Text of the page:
Could selling healthcare become like selling shoes, watches or sweatshirts? You bet!
Just substitute the phrase “healthcare” for “wellness” or “fitness.”
Euromonitor and McKinsey both forecast global markets for wellness to reach $1 trillion annually as early as 2017. This figure includes all products formulated with some wellness advantage, loosely translated as Diet Coke, for instance. Nearly all of this trillion dollars in revenue will pass through one retail channel or another and will be sold, perhaps at a premium price, on the basis of its wellness or preventative features.
While health-directed foods is the largest category, some of the highest growth rates are forecast for clothing and shoes with sensors or other electronics built in to report fitness or health status to the user or their healthcare provider.
Using Bluetooth connectivity and SmartPhone computing power, shoes can measure steps or gait or tendency to fall; pillows can measure insomnia or apnea; watches can measure blood pressure, glucose levels and blood pressure. Google is experimenting with the use of sensor-containing contact lenses to measure glaucoma and systematic diseases that can be observed through the eye. Some of these sensor-based products provide approximate information for “educational” use and others are obtaining FDA approval to be used as serious health-reporting tools, sending data back to the patients and their physicians about adherence and efficacy of prescribed treatment.
Well-being and Big Data
In all cases, though, retail products that “do something” to contribute to health and well-being of the owner will command premium prices over similar items of routine functionality.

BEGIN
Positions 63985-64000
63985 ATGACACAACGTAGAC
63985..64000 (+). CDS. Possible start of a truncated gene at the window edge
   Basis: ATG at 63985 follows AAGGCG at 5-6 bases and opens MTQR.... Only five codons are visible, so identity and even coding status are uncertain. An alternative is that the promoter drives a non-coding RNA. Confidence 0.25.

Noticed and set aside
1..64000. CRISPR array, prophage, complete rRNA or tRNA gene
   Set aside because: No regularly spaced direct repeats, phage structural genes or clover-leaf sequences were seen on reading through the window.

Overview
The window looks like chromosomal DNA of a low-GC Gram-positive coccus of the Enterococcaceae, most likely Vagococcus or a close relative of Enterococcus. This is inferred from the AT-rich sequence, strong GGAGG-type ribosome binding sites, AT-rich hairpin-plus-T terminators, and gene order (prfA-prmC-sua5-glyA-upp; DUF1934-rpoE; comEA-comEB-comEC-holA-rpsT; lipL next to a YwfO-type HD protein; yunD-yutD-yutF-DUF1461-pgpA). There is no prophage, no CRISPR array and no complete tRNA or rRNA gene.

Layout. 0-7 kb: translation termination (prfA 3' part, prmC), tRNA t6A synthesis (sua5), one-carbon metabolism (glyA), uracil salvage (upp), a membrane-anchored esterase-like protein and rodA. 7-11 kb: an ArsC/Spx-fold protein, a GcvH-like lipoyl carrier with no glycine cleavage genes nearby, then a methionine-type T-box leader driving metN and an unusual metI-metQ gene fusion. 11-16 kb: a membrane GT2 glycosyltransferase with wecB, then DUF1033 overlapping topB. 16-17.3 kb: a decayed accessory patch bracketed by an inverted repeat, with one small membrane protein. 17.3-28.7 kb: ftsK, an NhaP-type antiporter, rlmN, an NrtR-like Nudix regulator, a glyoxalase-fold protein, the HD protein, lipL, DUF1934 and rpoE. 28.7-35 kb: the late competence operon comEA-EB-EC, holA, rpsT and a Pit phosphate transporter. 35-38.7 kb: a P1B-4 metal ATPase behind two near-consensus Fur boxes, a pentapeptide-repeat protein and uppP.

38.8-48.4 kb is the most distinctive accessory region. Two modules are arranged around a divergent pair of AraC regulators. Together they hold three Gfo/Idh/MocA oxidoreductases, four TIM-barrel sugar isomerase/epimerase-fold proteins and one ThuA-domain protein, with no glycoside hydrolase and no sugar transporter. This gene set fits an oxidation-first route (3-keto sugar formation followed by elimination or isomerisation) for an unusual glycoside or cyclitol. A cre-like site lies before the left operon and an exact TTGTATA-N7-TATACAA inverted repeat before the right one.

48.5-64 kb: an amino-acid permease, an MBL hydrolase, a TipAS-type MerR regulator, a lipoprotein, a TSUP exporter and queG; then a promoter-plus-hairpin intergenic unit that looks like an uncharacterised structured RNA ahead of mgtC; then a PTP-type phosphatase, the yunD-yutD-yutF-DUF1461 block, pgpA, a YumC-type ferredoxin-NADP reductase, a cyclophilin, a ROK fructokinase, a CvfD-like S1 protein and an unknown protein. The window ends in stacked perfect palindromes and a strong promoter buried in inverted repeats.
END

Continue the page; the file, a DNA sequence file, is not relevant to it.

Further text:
According to the Pew Research Center’s Internet & American Life Project, 70% of US adults say they track at least one health indicator; one third track some symptomatic measure such as blood pressure, glucose or sleep.
Collecting such data is a central focus of the several thousand entrepreneurs and hopefuls who gather at industry events focused on the intersection of health information needs and sensing and reporting technologies. Health 2.0, held annually in Santa Clara, California, is among the most robust of the annual meetings. Seemingly every one of the 3,000 attendees at these meetings is working on a plan to develop some solution to a healthcare problem, in many cases incorporating some health purpose into a more routinely purchased items (a scale, shoes, bracelet, sports bra, thermostat, etc.).
The massive amount of data available in aggregate from such sensing devices, coupled with narrative reports filed by patients, offers the prospect of observational studies on causes and effects of disease. Data- and experience-sharing websites such as smartpatients.com and patientslikeme.com provide patients and their caregivers insight into the efficacy of treatment alternatives, even foreshadowing the results of clinical trials as patient participants share their experiences.
The Patient Will See You Now
The growth and future growth potential for the “retailization” of healthcare has come from initiatives of patients and caregivers demanding greater, easier access to healthcare service and their desire for a higher level of participation and control in the management of their well-being and health.
Retailers who understand how these motives for health and wellness impact the goods or services they offer can fill a real need for customers. Inventive thinkers might begin to experiment with cross-merchandising combinations that have heretofore been “out of the box.”
Is it time to offer sensor-driven clothing at the walk-in clinic? Is it time to join Walmart in exploring full-scale medical practices in typical retail stores, or medical fitness services at outdoor and camping stores? Or medical supplies at the dialysis or infusion centers?
Every customer in every store is also a healthcare customer. Every one of them wants to maintain or improve their quality of life. Are there ways that you can compose or present your products or services so that they appeal to the health and wellness interests we all share? This is a real and present revenue opportunity whereby you can do well by doing good.